But the most important reason for facing “ad orientem” is that the priest turns with the people to face toward and pray to God together with them. As the second half of the Mass begins, the “Liturgy of the Eucharist,” the priest is no longer talking to the people, as when he proclaims the Gospel and homily, but rather now he turns with them and leads them in prayer toward God. All this emphasizes the prayerful nature—the adoration and reverence—of the Mass, especially during the Liturgy of the Eucharist.
Monthly Holy Hour for Life, Liberty and Marriage. For the last 5½ years we’ve had a Holy Hour on the last Wednesday of the month to pray for the defense of unborn human life, religious liberty and the dignity of marriage. During that period we’ve seen many discouraging but also many encouraging developments related to these issues, especially with the change of federal administrations, and the nomination of Supreme Court Justices. We thank God for this, and we acknowledge the power of prayer.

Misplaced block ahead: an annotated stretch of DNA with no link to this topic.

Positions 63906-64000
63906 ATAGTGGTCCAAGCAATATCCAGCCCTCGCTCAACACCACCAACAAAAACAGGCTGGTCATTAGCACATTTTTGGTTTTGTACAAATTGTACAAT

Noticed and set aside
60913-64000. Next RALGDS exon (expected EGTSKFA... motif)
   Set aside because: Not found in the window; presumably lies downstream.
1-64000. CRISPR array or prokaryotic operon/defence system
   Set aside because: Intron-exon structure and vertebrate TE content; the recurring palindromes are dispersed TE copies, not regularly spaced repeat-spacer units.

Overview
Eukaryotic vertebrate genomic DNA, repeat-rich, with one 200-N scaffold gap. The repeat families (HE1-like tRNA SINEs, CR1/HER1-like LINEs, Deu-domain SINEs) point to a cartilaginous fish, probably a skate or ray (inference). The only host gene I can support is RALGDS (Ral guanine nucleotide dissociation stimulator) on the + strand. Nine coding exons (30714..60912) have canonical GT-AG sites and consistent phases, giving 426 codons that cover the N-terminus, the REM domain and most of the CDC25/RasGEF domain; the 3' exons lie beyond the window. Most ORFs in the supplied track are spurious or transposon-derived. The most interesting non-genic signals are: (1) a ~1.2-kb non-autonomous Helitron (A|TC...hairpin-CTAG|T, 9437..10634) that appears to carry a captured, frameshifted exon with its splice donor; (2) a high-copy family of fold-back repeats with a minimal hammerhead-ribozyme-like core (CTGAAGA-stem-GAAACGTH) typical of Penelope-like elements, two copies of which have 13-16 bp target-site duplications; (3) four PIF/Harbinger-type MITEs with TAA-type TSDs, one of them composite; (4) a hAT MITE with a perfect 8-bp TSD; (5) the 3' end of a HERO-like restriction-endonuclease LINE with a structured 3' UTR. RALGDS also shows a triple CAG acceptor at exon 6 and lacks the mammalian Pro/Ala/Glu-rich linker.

However, sometimes initiatives in parishes lose their appeal over time. As one wise and prudent parishioner told me, “It is hard to sprint for the long run.” So, I’ve decided to forego the Monthly Holy Hour for the time being. I’m thinking I may reinstitute it in the future, probably on a different day, and with a different emphasis. Thanks for all who have supported the Holy Hour, and keep praying for these intentions.
Oremus pro invicem. Fr. De Celles